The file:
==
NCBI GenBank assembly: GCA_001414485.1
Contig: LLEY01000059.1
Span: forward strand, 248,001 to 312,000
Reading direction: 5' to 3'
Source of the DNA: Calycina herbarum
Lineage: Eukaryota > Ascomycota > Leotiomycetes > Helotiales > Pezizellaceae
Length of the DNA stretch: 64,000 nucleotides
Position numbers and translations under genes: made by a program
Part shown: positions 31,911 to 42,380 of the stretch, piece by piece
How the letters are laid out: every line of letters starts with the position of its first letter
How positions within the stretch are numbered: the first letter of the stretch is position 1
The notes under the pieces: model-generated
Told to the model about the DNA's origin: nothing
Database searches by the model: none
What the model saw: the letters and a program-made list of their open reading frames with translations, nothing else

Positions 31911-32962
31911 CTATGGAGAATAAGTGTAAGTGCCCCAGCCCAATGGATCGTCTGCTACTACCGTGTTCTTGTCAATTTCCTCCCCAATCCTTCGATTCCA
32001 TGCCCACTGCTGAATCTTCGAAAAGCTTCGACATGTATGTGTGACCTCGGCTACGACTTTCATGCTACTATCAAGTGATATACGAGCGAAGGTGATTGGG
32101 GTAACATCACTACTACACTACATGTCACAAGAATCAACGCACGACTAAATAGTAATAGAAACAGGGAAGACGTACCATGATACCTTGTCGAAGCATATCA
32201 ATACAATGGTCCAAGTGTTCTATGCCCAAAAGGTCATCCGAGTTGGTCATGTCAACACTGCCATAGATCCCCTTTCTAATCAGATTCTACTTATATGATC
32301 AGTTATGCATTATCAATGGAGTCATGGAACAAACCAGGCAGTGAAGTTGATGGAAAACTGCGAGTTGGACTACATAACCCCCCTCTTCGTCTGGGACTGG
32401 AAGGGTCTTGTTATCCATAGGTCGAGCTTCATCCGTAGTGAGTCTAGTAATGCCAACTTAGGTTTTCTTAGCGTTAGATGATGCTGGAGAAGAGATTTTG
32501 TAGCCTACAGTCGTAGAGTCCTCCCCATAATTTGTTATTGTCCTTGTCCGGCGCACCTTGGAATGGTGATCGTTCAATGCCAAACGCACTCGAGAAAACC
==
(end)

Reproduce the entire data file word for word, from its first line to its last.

NCBI GenBank assembly: GCA_001414485.1
Contig: LLEY01000059.1
Span: forward strand, 248,001 to 312,000
Reading direction: 5' to 3'
Source of the DNA: Calycina herbarum
Lineage: Eukaryota > Ascomycota > Leotiomycetes > Helotiales > Pezizellaceae
Length of the DNA stretch: 64,000 nucleotides
Position numbers and translations under genes: made by a program
Part shown: positions 31,911 to 42,380 of the stretch, piece by piece
How the letters are laid out: every line of letters starts with the position of its first letter
How positions within the stretch are numbered: the first letter of the stretch is position 1
The notes under the pieces: model-generated
Told to the model about the DNA's origin: nothing
Database searches by the model: none
What the model saw: the letters and a program-made list of their open reading frames with translations, nothing else

Positions 31911-32962
31911 CTATGGAGAATAAGTGTAAGTGCCCCAGCCCAATGGATCGTCTGCTACTACCGTGTTCTTGTCAATTTCCTCCCCAATCCTTCGATTCCA
32001 TGCCCACTGCTGAATCTTCGAAAAGCTTCGACATGTATGTGTGACCTCGGCTACGACTTTCATGCTACTATCAAGTGATATACGAGCGAAGGTGATTGGG
32101 GTAACATCACTACTACACTACATGTCACAAGAATCAACGCACGACTAAATAGTAATAGAAACAGGGAAGACGTACCATGATACCTTGTCGAAGCATATCA
32201 ATACAATGGTCCAAGTGTTCTATGCCCAAAAGGTCATCCGAGTTGGTCATGTCAACACTGCCATAGATCCCCTTTCTAATCAGATTCTACTTATATGATC
32301 AGTTATGCATTATCAATGGAGTCATGGAACAAACCAGGCAGTGAAGTTGATGGAAAACTGCGAGTTGGACTACATAACCCCCCTCTTCGTCTGGGACTGG
32401 AAGGGTCTTGTTATCCATAGGTCGAGCTTCATCCGTAGTGAGTCTAGTAATGCCAACTTAGGTTTTCTTAGCGTTAGATGATGCTGGAGAAGAGATTTTG
32501 TAGCCTACAGTCGTAGAGTCCTCCCCATAATTTGTTATTGTCCTTGTCCGGCGCACCTTGGAATGGTGATCGTTCAATGCCAAACGCACTCGAGAAAACC